Kevin

Well, lets see.  My 1856 Raymond & Robitell, Petingill Patent is a hammerless percussion and was advertized as such. Iver Johnson  and several manufaturers of cheaper guns from about 1880 on made them and called themhammerless.  When I was in the business in the 60' we we're still selling those nickel plated pieces of crap and calling them hammerless.
So....Excuse Me!
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LiveFree

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Re: Firearms for Females
« Reply #27 on: January 26, 2007, 11:05 AM NHFT »

If you think Glocks are too heavy, than you should feel some of the metal framed semi autos out there!

As nobody has yet addressed the question of ammunition, I think I'll step in here.

You'll be much better off buying a good, name brand jacketed hollow point than you would be with any kind of full metal jacket or lead round nose or wad cutter (if revolvers appeal to you, which you indicated they don't).

Some people say to contact either your local or state PD and ask them what they use, so that if you ever actually have to use it, and the DA tries to bring up the fact that you used those evil nasty HP's on the perp, the defense attorney can simply point out that you used the same round as the police use.  The common wisdom out there is to just use whatever name brand hollowpoint that feeds reliably in your gun.

To determine this, you might want to buy around 200 or so of whatever HP you want to use after you break in the gun with range loads (some people like to put a few hundred rounds through before relying on the gun to protect them, to get the snags out, and most people I know use FMJ for the range, usually the same weight as their HP's, but not always) and see if your gun will feed them all no problem.

Now, if you're going to get anything below around a .380, it's probably useless to bother with HP's, as they might not have sufficient velocity to expand, and even if they do, their expansion is going to limit penetration to the point you might not be hitting vitals.

Also, put some consideration into how you want to carry the gun.  There are many different ways to carry your piece, and all have their advantages and disadvantages.  Further, there are many choices for holsters.  You'll need to consider things like plastic or leather, pocket carry, inside the waistband with a cover garment carry, purse carry, things of that nature.

The advice to go out and rent a bunch of guns is probably the best on here so far.  Guns can be a lot like anything else in that when it just feels right, it just feels right, period.  Try not to be too afraid of recoil, either, because the "bigger is better" mantra certainly applies to anything below a 9mm or .38spl.  I wouldn't want to be stuck with a .22 when the chips are down, but a .22 in the pocket is a hell of a lot better than a .44 magnum that I left at home because it's too heavy and I'm afraid to shoot it or can't control it.  Shoot some stuff that you're not quite comfortable with if you get the chance.  Every other shooter I know has been more than happy to let me try their stuff.  Basically, buy the most powerful caliber you're comfortable with.

Also, consider the price of ammo.  I won't be buying a .45 anytime soon (I'm actually getting ready to buy a carry piece soon, though I've shot lots of other people's guns) because of the price of ammo, and because I really don't see much of an advantage over 9mm in terms of expansion or penetration of the name brand rounds out there in comparison to the significant cost savings in range ammo (about half the price, which translates to twice the practice on the same money) and capacity.  9mm is going to be the least expensive range ammo you're going to find, unless you reload.  Even the smaller calibers are more expensive due to not selling as much as 9mm.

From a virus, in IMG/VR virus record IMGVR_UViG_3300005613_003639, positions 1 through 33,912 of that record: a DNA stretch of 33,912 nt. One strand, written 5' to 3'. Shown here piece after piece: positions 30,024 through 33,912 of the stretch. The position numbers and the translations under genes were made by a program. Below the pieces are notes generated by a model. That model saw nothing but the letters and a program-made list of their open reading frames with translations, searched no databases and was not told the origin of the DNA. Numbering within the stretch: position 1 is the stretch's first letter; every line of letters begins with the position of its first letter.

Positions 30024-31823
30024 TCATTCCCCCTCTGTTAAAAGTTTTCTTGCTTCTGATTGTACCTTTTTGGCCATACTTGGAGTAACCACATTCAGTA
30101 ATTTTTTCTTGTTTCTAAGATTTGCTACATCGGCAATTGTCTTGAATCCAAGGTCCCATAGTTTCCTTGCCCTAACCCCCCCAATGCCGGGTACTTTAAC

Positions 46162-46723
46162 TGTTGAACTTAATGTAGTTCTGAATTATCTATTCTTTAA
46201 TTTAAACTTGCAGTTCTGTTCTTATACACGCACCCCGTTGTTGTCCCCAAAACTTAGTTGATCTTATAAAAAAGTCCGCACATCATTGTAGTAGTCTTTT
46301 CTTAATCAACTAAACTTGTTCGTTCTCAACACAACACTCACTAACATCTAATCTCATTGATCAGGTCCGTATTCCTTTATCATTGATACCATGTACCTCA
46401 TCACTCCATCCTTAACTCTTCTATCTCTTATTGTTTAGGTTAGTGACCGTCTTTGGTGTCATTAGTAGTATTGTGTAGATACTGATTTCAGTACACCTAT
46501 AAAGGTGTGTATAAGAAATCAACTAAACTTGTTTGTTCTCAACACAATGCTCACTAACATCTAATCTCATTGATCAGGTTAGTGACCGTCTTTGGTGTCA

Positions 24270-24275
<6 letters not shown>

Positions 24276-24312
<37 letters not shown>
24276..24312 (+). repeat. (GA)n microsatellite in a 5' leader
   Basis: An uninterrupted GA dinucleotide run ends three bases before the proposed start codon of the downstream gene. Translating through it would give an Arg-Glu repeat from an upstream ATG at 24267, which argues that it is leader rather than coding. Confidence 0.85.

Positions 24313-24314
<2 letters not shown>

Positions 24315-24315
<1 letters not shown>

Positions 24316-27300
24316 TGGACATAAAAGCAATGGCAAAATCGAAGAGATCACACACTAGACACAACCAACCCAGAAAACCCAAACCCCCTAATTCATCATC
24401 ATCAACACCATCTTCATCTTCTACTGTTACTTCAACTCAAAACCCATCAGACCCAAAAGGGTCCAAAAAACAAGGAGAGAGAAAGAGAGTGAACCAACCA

As for funky colors, go with what functions best for you and ignore what color they come from the factory while deciding on a model.  The perp isn't gonna care if he got shot by a pink gun or something in stainless with pearl grips.  Go with what functions best for you and if you really have your heart set on some cool new paintjob, there are people out there who will do this for you.
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Lloyd Danforth

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Re: Firearms for Females
« Reply #28 on: January 26, 2007, 11:14 AM NHFT »

I used to keep wadcutters in the .38 I kept for defending myself in my home in the city.  I thought if I had to use it I'd be less likely to kill someone.  At some point I realized that teenagers in my neighborhood we're carrying 14 shot 9's.  To my 6!. I keep 6 real nasty looking hollow points in it now.
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Pat McCotter

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Re: Firearms for Females
« Reply #29 on: January 26, 2007, 02:01 PM NHFT »

It is known as a hammerless.

No, that one is a "bobbed hammer". There's no such thing as a truly "hammerless" revolver; some that are called "hammerless" just have their hammers hidden under a shroud. The hammer is there; the spur has been lopped off, so that it can't be manually cocked, but pulling the trigger cocks the hammer, then releases it to fire. That makes it a "DAO" ("double action only").

You're right about the reasoning: eliminating the spur reduces the risk of snagging.

There is also the hybrid, "button-cocking" revolver, which uses a shroud to eliminate snags, but leaves a small button of the hammer spur exposed, to allow manual cocking if needed.

Kevin

Well, lets see.  My 1856 Raymond & Robitell, Petingill Patent is a hammerless percussion and was advertized as such. Iver Johnson  and several manufaturers of cheaper guns from about 1880 on made them and called themhammerless.  When I was in the business in the 60' we we're still selling those nickel plated pieces of crap and calling them hammerless.
So....Excuse Me!

Ruger calls it "spurless." :P